As told to Jen Rubin, Love Wisconsin
Nina’s Department Store has been in our family for four generations. My great grandfather, Harris Marcus, started the business. He was an immigrant from Russia.
Like countless other Russian Jews at the time, he fled religious persecution and in 1886 landed at Castle Garden, which was the forerunner of Ellis Island. He had relatives in New York, but when he made contact with them, he was told that so many family members had already come over, that they had no work for him. But there was a cousin in Chicago who might have a job for him, so they sent my great grandfather there by railroad. The same thing happened in Chicago. He met this cousin and the cousin said, “I’ve brought too many people into my business, I don’t have a place for you. But there’s another cousin, Max, who lives in the little town of Columbus, Wisconsin, who might have work for you in his store.” So Harris went up to Columbus and Max said, “I really don’t have any work for you in the store, but I can give you a pack with some fabric, thread, and needles and you can peddle.” This simple pack of merchandise is the origin story of Nina’s Department store.
For many Jewish immigrants, on the road peddling was their start-up occupation as they tried to make a living in their new home. Max told my great grandfather that there was an area along the Wisconsin River that’s not being covered. “That can be your territory. You can peddle our merchandise there.” My conversation with other Jewish historians who are familiar with how peddling worked said there was a respect for people’s territory amongst Jewish peddlers, and you didn’t step into somebody else’s territory. For seven years, Harris sold fabric and sewing supplies to farm women in this patch of the Wisconsin River Valley. He went from carrying a pack on his back, walking down the country roads, to being able to afford a horse and saddlebags. This meant he could carry more merchandise, and eventually he was able to buy a wagon.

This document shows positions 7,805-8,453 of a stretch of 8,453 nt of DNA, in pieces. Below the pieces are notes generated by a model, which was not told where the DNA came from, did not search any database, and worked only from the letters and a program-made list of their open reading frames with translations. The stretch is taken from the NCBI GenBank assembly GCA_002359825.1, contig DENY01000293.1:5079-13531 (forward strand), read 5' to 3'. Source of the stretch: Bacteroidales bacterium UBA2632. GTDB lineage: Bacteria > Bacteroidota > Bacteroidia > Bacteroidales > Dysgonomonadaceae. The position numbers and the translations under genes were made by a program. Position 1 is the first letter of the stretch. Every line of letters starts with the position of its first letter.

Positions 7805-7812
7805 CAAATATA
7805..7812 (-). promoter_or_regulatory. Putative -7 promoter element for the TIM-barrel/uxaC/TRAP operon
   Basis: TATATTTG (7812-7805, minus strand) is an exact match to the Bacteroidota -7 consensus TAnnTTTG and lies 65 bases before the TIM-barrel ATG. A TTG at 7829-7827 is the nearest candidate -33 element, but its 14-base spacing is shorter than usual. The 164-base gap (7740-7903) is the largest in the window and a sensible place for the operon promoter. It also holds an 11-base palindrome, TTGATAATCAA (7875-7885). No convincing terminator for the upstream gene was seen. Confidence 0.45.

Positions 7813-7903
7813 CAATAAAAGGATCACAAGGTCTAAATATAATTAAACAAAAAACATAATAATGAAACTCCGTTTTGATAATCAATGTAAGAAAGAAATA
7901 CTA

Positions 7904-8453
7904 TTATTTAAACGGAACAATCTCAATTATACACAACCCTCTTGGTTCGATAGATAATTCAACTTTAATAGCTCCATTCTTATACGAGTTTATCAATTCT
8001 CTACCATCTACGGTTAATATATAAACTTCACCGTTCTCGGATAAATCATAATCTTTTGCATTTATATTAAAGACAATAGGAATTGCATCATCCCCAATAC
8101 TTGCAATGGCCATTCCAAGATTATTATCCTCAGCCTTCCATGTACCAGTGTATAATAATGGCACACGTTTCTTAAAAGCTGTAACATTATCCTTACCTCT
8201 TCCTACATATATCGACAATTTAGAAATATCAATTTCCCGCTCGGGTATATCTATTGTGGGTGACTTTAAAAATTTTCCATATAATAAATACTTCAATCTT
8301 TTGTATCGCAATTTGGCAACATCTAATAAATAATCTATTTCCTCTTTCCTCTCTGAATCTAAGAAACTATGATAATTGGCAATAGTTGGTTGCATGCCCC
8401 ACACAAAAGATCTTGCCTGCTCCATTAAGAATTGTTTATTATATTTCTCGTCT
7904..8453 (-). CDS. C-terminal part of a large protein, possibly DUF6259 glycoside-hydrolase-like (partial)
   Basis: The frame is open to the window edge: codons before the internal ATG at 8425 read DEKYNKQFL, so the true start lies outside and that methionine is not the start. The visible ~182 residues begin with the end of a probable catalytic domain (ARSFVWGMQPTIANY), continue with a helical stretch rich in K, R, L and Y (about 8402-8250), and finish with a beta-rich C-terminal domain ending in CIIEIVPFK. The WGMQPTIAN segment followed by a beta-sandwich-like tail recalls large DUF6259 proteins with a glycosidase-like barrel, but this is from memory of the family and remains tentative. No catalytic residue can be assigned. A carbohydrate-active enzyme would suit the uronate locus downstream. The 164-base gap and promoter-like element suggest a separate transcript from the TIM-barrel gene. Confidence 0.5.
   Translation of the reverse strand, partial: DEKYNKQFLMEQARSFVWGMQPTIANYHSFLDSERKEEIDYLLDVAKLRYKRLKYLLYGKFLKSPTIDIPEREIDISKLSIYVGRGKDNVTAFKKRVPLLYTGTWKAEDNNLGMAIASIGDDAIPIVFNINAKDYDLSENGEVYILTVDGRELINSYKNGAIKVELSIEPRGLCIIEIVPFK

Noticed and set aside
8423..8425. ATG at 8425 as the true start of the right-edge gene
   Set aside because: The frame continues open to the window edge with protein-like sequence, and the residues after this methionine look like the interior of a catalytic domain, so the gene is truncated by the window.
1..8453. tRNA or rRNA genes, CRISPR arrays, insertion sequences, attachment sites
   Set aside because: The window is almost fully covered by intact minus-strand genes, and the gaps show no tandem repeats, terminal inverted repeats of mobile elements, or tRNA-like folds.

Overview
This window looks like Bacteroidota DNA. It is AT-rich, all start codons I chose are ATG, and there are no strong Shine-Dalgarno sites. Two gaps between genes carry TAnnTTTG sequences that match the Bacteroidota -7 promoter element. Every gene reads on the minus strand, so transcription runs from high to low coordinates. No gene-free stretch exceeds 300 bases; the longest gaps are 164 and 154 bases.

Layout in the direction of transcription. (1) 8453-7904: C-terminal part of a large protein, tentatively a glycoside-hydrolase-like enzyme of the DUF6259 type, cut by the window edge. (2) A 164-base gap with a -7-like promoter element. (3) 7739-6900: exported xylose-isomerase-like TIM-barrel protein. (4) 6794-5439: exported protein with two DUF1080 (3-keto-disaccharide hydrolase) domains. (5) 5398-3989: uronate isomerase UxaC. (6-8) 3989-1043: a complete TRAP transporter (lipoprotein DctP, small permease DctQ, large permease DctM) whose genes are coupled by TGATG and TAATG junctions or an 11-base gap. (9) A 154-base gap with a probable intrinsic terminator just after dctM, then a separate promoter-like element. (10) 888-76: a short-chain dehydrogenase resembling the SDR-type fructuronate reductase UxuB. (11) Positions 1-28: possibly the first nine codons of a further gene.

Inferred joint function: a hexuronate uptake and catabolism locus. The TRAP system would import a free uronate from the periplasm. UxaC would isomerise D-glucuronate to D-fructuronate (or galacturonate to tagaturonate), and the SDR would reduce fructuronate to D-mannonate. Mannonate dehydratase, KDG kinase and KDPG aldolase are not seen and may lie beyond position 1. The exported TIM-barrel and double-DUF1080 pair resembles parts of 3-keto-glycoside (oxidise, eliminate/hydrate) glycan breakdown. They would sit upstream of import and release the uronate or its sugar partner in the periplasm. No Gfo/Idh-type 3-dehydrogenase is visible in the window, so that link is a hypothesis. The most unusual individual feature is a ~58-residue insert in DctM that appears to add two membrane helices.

Changing from a horse and saddlebags to a wagon opened up his business opportunities. Now Harris was selling pots and pans and household items to farm wives. And he was learning English as he went. By 1893, he was able to open his first store in Muscoda, Wisconsin, about 25 miles west of Spring Green. Turns out that the store was not a success, closed after a year, and my great grandfather went back to peddling. But a year later he tried again. This time his eldest children helped him and they opened another store in Muscoda. That store, under the influence of my great uncle, Ben, and his brothers did well. By 1912 my family had built this big, beautiful department store.
In 1912, the Muscoda Progressive, which was the local newspaper at the time, did a story on the Marcus family, which they called “a rags-to-riches story.” From peddling to this “modern” department store; our family business became an American success story.